Callinan involved in watershed cases before appointment to highest Garda ranks

Martin Callinan was the first Dubliner to become Garda commissioner

Garda commissioner Martin Callinan has retired after a 41-year career. Photograph: Niall Carson/PA Wire

Garda commissioner Martin Callinan has retired after a 41-year career. Photograph: Niall Carson/PA Wire

 


Martin Callinan was a member of An Garda Síochána for 41 years and commissioner for just over three years.

He was due to retire on age grounds when he reached 60 last August but was offered an extension by the Government to continue for a further two years. He was set to retire in August 2015.

The married father of three is from Glasnevin, north Dublin, and was appointed by government to the post of commissioner in December 2010.

He was the first Dubliner in the 82-year history of the force to be appointed Garda Commissioner.

Minister for justice Dermot Ahern nominated Mr Callinan for promotion saying he had a “distinguished record of service in the Garda Síochána, with a wide range of experience in key positions in the force, and has all the qualities needed to lead the Garda Síochána successfully through the challenging times ahead”.

He succeeded Fachtna Murphy, who retired on age grounds after, like Callinan, availing of an extension to continue serving despite reaching retirement age. Callinan was at the time of his promotion one of two deputy commissioners; the second-highest rank in the force.


Head of operations
In his previous role, Callinan was head of operations across the force, meaning he was in charge of all operational policing in the Republic.

In that post he also had overall responsibility for anti-terrorism operations and all national Garda units, including the Garda National Drugs Unit, Criminal Assets Bureau and Organised Crime Unit.

The six regional assistant commissioners and the assistant commissioners in crime and security, national support services and traffic were also under his command when he was a deputy commissioner.

He was a member of the force for 13 years before being promoted from a rank-and- file garda to sergeant.

And it was when he moved back to Dublin after spells in the regions that he worked on a number of very high-profile cases, including being a detective sergeant in the Tango Squad that conducted round-the-clock surveillance of gang leader Martin Cahill.

He was also the lead officer in investigating the Real IRA, which was behind the Omagh bombing. He headed the Garda reviews carried out following the Murphy and Ryan reports into clerical child sex abuse.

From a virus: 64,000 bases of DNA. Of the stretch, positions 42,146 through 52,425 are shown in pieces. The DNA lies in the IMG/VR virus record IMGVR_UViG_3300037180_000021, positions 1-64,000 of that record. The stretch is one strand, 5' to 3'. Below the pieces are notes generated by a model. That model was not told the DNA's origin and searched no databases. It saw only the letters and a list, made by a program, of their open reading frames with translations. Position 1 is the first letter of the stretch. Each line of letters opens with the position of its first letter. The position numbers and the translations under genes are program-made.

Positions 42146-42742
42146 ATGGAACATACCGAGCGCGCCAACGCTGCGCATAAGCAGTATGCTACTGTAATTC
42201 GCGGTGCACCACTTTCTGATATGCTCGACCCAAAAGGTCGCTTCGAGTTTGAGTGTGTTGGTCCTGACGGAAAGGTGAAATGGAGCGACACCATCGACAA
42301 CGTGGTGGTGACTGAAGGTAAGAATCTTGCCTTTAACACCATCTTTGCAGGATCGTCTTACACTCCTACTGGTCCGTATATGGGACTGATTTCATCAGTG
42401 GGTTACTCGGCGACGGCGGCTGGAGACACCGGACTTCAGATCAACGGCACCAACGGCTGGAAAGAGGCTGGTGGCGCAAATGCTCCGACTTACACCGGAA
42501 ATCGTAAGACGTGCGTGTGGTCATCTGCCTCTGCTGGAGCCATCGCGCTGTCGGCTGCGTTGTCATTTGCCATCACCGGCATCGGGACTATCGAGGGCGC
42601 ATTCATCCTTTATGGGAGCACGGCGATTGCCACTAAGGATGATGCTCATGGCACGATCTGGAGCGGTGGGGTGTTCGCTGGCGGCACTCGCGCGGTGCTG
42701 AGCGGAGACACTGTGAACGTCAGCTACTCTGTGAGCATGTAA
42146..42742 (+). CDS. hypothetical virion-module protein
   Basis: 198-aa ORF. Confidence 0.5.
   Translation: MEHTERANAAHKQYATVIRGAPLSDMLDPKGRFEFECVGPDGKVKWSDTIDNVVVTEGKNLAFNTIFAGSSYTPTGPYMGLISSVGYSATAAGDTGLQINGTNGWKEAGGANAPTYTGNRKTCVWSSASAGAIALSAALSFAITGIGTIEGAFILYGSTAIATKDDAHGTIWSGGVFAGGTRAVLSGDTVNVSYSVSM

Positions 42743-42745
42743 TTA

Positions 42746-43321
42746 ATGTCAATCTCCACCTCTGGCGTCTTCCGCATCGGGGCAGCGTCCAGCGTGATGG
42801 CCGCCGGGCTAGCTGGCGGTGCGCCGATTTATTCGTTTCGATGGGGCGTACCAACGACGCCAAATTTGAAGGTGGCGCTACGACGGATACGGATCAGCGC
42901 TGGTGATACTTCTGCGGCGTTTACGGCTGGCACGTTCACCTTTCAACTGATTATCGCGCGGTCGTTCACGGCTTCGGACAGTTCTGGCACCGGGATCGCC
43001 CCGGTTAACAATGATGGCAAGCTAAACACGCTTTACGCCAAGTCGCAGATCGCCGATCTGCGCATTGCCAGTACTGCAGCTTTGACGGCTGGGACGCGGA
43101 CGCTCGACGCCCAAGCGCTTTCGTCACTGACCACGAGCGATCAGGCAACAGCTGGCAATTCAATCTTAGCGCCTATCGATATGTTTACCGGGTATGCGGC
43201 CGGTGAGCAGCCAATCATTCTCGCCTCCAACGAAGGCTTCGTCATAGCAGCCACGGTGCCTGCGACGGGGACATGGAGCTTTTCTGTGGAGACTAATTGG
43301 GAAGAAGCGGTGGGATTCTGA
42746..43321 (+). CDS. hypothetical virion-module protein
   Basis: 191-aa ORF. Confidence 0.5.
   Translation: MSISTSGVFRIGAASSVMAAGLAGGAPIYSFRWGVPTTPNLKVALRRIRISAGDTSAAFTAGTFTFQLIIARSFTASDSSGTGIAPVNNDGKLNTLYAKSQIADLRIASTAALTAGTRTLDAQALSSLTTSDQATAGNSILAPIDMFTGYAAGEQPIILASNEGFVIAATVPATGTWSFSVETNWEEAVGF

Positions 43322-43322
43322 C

He was involved in the investigation of the 1996 murder of Veronica Guerin when an inspector in the National Bureau of Criminal Investigation and was also involved in the searches for the bodies of those “disappeared” by the IRA.

Callinan assumed control of the Garda when the record 14,500 strength of the force was just about to begin falling because of the recruitment ban.

It has now dropped to 13,000 just as new recruits are about to start entering training, for the first time in five years.


Fall in reported crime
Crime had begun to fall when he was appointed commissioner and almost all crime categories have continued to show significant falls during his stewardship.

Road deaths also reached record lows during his term but have begun to increase slightly of late.

Callinan joined An Garda Síochána in 1973 and in his early years served in Waterford, Blanchardstown, Cabra, the former central detective unit, Pearse Street, Terenure, Swinford and the crime and security section at Garda Headquarters in Phoenix Park, Dublin.

He was appointed assistant commissioner in 2005 and in January 2007 became a deputy commissioner.

He holds a BA in police management. In 1995 he undertook management training at the FBI Academy in Quantico, Virginia, where he also recently completed the national executive institute programme designed for police chiefs from around the world.

In his spare time he is a keen golfer.

The Irish Times Logo
Commenting on The Irish Times has changed. To comment you must now be an Irish Times subscriber.
SUBSCRIBE
GO BACK
Error Image
The account details entered are not currently associated with an Irish Times subscription. Please subscribe to sign in to comment.
Comment Sign In

Forgot password?
The Irish Times Logo
Thank you
You should receive instructions for resetting your password. When you have reset your password, you can Sign In.
The Irish Times Logo
Please choose a screen name. This name will appear beside any comments you post. Your screen name should follow the standards set out in our community standards.
Screen Name Selection

Hello

Please choose a screen name. This name will appear beside any comments you post. Your screen name should follow the standards set out in our community standards.

The Irish Times Logo
Commenting on The Irish Times has changed. To comment you must now be an Irish Times subscriber.
SUBSCRIBE
Forgot Password
Please enter your email address so we can send you a link to reset your password.

Sign In

Your Comments
We reserve the right to remove any content at any time from this Community, including without limitation if it violates the Community Standards. We ask that you report content that you in good faith believe violates the above rules by clicking the Flag link next to the offending comment or by filling out this form. New comments are only accepted for 3 days from the date of publication.